For over a year Rob Mead has worked as an Uber driver in Reno, Nevada, to supplement his income as a public sector worker. Now he’s wondering if it is worth it. “After gas, added monthly rideshare insurance, wear-and-tear, constant oil changes and taxes that $300 for 30 hours of work I thought I made in a week actually averages down to about $90 after expenses,” said Mead.
“A few weeks ago I drove four passengers in a one-hour period. I looked at my profits and I made only $12 It was snowing, traffic was crazy and I basically risked my life to make that $12. After expenses I made $3.75 that entire hour.”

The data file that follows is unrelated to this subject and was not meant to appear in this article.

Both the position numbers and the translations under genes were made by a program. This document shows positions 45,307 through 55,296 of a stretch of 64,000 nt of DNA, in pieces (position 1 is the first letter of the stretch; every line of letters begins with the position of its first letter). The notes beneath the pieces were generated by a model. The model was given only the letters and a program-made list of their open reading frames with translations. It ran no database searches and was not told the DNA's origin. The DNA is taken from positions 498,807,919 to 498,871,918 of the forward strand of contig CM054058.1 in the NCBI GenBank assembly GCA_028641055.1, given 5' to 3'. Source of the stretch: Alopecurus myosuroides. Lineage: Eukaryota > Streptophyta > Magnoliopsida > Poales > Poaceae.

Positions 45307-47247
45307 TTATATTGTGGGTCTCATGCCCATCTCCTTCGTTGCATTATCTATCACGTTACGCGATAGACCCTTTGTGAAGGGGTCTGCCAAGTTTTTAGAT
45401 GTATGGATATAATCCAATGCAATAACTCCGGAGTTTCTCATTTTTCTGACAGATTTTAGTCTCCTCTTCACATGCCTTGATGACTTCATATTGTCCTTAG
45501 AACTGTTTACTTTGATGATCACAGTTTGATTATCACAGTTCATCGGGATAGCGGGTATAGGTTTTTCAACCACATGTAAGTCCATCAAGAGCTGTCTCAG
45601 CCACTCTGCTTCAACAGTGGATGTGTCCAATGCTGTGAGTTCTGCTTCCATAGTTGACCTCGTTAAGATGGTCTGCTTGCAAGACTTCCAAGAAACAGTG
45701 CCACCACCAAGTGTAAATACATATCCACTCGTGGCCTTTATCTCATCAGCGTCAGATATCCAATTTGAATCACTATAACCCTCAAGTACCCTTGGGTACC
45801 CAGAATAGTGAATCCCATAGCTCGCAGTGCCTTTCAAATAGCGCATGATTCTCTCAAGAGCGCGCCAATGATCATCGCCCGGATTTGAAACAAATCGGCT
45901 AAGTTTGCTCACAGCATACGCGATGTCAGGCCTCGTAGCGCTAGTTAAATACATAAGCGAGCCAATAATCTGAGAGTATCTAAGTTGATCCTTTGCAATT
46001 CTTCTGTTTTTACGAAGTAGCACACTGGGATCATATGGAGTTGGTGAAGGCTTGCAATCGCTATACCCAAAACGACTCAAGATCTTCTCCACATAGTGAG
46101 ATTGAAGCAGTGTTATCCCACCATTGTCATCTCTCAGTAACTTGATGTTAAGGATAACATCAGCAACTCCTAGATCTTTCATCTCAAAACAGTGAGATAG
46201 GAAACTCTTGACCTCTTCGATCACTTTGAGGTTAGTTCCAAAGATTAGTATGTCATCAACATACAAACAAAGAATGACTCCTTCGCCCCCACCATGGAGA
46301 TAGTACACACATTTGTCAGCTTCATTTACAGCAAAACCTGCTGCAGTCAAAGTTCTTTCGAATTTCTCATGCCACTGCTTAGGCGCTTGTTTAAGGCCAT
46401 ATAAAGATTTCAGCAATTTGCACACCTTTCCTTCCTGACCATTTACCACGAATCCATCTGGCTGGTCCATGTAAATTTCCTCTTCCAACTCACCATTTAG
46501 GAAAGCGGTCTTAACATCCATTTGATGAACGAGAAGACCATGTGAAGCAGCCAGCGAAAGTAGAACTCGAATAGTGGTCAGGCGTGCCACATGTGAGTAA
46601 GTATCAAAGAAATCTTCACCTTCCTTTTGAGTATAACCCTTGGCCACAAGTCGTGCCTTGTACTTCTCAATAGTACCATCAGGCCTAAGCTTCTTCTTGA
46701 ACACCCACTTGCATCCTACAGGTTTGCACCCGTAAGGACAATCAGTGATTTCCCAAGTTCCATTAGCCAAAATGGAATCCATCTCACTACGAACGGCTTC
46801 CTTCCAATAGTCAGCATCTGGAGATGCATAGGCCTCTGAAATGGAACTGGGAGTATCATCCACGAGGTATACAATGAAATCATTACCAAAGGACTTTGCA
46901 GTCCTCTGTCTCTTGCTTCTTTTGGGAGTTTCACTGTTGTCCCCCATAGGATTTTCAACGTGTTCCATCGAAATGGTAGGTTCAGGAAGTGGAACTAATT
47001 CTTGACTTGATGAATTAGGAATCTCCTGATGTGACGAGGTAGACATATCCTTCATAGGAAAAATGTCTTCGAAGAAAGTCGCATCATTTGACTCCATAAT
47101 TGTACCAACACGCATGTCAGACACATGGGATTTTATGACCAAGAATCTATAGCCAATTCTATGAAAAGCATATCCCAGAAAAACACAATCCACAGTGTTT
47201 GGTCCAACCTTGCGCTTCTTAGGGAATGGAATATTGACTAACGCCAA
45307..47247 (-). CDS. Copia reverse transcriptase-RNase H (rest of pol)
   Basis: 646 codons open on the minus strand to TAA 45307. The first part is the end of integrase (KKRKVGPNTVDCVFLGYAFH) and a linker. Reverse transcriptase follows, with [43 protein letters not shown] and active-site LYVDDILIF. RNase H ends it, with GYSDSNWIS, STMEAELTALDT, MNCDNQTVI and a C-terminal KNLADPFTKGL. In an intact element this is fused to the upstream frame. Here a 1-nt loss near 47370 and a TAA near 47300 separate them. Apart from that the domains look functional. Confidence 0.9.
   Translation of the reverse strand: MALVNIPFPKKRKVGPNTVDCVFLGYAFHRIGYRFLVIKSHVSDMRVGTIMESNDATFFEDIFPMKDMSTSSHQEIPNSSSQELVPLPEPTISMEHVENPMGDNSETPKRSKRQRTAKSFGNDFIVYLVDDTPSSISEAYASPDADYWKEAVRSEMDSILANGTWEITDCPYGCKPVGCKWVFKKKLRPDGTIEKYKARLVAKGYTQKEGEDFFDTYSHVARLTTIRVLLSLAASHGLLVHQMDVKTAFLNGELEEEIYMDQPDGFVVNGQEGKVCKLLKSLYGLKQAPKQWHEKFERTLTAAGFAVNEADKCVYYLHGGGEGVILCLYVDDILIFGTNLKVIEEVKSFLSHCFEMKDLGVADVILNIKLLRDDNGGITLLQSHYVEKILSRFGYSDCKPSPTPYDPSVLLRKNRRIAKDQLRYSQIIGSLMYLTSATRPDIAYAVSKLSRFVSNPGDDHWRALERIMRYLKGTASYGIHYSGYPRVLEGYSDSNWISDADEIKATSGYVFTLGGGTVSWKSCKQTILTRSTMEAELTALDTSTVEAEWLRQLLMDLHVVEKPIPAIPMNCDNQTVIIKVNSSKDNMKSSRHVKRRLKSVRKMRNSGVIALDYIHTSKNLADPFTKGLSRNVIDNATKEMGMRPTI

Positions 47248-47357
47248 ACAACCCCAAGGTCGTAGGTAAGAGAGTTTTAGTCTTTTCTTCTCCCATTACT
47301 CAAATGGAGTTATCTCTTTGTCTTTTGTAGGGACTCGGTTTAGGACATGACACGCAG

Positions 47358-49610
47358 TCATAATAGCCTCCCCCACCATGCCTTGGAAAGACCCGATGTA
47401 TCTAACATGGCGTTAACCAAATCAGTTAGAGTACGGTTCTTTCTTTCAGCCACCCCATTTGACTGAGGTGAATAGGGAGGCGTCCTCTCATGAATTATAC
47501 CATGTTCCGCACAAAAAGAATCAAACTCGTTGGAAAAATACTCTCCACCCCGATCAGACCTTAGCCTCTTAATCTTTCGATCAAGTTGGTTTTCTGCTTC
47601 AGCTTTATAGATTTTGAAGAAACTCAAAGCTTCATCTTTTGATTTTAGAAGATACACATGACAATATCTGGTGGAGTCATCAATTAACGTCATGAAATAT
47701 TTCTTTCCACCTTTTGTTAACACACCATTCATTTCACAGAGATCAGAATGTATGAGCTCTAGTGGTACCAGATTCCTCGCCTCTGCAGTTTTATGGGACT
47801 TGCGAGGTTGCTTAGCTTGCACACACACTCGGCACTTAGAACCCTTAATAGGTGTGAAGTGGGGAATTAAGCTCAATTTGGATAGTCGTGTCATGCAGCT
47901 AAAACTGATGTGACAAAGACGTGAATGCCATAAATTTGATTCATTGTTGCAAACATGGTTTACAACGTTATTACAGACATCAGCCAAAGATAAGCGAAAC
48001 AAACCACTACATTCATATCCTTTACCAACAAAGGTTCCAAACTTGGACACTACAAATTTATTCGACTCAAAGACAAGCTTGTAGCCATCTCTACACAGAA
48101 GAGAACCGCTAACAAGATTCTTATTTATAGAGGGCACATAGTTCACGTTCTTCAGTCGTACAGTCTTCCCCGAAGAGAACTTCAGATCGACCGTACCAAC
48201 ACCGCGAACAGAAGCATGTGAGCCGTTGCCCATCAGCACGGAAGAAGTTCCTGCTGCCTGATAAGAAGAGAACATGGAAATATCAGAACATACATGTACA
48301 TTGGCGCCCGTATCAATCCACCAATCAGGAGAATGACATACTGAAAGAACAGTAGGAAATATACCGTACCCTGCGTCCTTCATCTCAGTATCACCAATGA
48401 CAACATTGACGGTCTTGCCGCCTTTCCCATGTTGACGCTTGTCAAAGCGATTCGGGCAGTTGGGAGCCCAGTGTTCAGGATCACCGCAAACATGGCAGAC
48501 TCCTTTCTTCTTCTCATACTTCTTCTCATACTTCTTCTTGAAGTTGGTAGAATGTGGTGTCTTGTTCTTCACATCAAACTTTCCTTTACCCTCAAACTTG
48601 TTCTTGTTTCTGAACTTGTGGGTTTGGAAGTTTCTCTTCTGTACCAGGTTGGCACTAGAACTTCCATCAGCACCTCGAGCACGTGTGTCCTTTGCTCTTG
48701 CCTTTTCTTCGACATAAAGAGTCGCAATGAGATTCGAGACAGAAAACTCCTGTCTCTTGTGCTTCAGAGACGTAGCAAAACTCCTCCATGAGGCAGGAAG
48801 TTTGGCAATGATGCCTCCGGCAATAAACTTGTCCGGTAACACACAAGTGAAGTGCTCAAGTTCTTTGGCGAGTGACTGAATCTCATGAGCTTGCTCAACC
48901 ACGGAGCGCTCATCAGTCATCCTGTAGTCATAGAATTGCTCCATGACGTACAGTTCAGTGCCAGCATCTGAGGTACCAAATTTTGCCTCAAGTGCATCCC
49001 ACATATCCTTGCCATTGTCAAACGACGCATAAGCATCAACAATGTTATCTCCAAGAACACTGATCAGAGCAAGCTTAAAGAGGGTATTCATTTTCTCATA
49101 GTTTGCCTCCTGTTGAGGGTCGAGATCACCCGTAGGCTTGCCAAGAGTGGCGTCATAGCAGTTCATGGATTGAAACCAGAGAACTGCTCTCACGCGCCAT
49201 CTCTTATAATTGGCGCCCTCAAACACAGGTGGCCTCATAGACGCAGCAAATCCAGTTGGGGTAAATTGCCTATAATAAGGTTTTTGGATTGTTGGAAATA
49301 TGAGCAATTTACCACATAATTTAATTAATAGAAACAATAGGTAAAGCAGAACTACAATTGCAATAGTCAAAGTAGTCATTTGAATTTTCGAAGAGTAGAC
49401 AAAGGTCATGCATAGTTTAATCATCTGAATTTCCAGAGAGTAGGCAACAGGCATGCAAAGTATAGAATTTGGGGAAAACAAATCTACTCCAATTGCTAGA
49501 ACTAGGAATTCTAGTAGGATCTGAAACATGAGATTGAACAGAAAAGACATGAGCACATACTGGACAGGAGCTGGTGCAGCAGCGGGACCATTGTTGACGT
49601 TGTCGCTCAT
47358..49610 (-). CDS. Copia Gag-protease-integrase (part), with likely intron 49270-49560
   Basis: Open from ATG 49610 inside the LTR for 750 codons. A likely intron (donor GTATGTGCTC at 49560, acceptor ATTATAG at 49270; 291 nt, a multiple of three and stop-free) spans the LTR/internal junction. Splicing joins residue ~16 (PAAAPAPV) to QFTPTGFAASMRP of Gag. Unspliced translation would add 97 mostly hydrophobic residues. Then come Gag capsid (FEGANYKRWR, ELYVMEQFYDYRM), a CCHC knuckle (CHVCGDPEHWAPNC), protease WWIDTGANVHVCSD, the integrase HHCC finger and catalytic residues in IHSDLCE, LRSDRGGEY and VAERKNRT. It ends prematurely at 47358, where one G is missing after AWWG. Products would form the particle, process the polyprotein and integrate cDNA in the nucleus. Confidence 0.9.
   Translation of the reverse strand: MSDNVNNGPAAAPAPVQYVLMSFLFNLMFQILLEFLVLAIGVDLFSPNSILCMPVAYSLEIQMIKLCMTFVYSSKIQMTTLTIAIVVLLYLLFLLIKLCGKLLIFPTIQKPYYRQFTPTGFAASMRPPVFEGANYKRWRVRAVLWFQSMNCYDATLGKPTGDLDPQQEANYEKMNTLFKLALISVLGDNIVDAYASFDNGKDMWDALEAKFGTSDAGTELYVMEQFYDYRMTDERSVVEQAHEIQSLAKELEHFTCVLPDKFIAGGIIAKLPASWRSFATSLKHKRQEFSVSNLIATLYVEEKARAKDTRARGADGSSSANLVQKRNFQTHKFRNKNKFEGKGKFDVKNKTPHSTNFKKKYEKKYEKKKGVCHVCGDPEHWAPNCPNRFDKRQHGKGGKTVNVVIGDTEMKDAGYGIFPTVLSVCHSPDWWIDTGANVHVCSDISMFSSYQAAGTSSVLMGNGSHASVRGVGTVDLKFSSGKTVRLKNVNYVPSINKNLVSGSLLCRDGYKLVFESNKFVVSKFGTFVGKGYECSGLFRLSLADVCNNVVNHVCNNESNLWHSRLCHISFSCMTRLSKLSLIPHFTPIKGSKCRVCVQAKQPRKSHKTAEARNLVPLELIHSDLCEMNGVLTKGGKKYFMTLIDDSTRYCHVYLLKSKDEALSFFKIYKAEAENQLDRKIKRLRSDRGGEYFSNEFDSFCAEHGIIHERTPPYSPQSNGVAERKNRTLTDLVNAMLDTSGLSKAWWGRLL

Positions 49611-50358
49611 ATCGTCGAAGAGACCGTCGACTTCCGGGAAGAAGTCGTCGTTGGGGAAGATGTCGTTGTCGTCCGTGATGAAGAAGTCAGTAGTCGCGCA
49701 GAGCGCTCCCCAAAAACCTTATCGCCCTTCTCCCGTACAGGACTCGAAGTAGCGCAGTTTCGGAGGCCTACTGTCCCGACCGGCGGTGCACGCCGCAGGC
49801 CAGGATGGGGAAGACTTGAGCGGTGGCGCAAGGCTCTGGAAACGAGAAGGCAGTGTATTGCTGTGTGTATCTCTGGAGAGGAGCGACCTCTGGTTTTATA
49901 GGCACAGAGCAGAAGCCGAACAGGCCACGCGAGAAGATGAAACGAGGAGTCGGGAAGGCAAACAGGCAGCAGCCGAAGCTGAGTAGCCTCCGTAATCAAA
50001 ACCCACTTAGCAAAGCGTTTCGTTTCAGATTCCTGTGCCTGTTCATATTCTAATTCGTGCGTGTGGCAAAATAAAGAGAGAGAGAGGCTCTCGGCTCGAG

Mead’s wages contrast sharply with the fortunes that the executives at the rideshare companies Uber and Lyft are about to reap. This week Lyft startedits investor roadshow as it prepares for its stock market listing. Lyft’s cofounders, Logan Green and John Zimmer, stand to make hundreds of millions from the sale, currently valued at $23bn. Uber plans to follow Lyft’s initial public offering (IPO) in April – a share sale estimated to be worth $125bn that will create a new generation of millionaires and billionaires from its executive class.